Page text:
By J.O. Phael
In my experience, second books, especially second books in a series, are some of the most difficult books to write – though there are comforts, too.
A first book, while sometimes difficult to plot, is a triumph. There’s enthusiasm and energy around building a new world, new characters, and deciding where the story is going to take them.
When you get to the second book, though, there is a whole new set of worries. The characters are established and you have to make sure you stick to who they are, as well as the elements and feel of the series you’ve established. Timelines and plot points have to match up, as well as back stories and facts you dropped in the first book.
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If it’s been a while since you’ve written the first one, you also might end up feeling a little disconnected from the world you’ve built. It’s like an actor having to get back into the headspace of a role it’s been years since they’ve played. For myself, I also sometimes suffer from a lack of enthusiasm. I’ve written these characters before, already explored this story.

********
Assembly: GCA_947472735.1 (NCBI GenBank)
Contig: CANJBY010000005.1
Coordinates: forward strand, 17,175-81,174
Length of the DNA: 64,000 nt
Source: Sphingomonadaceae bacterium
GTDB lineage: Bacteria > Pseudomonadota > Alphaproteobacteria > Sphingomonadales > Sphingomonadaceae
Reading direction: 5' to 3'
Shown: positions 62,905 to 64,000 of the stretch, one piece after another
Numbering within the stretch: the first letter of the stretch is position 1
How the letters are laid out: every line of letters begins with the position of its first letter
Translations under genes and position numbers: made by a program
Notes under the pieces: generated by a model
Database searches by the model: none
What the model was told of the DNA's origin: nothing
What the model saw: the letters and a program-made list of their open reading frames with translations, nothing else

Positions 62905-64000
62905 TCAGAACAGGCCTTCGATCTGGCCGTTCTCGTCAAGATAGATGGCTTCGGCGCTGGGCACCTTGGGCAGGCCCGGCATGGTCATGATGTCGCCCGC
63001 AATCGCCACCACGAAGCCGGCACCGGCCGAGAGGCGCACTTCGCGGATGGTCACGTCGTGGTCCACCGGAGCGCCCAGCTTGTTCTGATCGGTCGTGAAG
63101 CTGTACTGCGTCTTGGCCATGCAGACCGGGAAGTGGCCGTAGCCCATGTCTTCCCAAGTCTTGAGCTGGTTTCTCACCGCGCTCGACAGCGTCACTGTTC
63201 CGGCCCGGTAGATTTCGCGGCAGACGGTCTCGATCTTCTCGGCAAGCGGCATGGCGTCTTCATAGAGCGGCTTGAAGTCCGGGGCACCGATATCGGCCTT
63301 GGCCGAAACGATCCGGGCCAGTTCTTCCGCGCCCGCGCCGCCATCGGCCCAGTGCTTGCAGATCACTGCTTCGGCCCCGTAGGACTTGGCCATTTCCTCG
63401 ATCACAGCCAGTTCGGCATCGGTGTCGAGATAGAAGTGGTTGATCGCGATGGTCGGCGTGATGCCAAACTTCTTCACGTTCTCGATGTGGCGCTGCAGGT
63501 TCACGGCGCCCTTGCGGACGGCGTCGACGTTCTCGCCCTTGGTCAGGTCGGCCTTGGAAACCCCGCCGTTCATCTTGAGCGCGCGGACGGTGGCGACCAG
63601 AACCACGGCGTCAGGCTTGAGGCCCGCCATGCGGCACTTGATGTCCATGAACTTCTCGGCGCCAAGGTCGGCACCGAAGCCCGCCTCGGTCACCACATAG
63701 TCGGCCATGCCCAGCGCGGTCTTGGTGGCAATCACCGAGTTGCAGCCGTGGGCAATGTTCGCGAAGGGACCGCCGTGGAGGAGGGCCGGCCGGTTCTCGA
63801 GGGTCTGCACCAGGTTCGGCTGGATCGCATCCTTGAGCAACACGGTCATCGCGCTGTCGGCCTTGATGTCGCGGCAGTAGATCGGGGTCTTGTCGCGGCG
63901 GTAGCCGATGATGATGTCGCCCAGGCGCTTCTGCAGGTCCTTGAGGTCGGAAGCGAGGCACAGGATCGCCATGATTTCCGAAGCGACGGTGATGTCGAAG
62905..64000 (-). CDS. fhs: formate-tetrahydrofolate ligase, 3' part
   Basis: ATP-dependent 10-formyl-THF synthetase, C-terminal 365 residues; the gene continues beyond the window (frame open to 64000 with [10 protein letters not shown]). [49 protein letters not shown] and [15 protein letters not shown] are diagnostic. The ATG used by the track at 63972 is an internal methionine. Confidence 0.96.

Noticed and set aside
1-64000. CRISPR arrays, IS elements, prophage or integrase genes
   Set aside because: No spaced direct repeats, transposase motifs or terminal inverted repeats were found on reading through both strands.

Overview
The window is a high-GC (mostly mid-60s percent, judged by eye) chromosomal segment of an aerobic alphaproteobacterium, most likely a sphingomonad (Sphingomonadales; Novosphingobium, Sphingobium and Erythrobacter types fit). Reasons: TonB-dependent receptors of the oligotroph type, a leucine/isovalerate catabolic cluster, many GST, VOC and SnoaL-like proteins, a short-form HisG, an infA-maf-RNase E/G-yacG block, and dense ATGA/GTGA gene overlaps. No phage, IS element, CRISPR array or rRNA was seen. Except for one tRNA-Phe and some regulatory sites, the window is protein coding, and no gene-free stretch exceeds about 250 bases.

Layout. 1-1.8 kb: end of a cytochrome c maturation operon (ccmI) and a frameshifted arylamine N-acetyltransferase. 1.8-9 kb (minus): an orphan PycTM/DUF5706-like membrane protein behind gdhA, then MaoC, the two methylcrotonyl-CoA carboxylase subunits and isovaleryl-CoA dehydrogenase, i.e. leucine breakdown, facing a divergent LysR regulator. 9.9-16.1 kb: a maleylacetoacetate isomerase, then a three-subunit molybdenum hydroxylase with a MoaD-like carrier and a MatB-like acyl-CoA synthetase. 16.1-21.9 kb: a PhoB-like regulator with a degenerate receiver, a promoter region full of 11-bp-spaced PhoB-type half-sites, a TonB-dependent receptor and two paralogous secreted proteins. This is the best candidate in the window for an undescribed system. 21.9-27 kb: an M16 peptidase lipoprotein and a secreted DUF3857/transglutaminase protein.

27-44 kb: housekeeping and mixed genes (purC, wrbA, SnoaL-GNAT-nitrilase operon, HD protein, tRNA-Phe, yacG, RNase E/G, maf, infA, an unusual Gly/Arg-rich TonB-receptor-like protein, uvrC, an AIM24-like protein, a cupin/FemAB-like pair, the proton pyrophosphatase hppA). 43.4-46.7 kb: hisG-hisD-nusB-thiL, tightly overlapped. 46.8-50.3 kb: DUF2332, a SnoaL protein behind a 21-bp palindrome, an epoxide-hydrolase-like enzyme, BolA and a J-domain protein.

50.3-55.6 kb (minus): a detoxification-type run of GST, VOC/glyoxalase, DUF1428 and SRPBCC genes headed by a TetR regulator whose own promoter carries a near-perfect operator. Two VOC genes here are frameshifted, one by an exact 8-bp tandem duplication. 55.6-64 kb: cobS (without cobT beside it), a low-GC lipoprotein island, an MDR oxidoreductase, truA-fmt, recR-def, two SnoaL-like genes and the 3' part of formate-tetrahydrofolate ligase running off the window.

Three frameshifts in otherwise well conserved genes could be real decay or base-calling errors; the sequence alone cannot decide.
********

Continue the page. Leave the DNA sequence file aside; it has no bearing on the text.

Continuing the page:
Second Books Make for Familiar Friends
Sure, as creatives (and I think people in general) we have a tendency to be pulled towards the new, and there’s never a shortage of story ideas, but there can be something very comfortable about second books, too.
The characters feel like old friends, you know who they are and where the story is taking them. If it’s not part of series, there’s always the knowledge that, yes, you can finish it, it’s going to work, because you’ve done it before. And, if you’re lucky, there might even be people out there waiting to read it.
I use that energy, and a deep love of the characters I develop to continue through the second book. Once two are done in a series, it’s usually much easier to keep going. Sometimes they just fall in place one right after the other.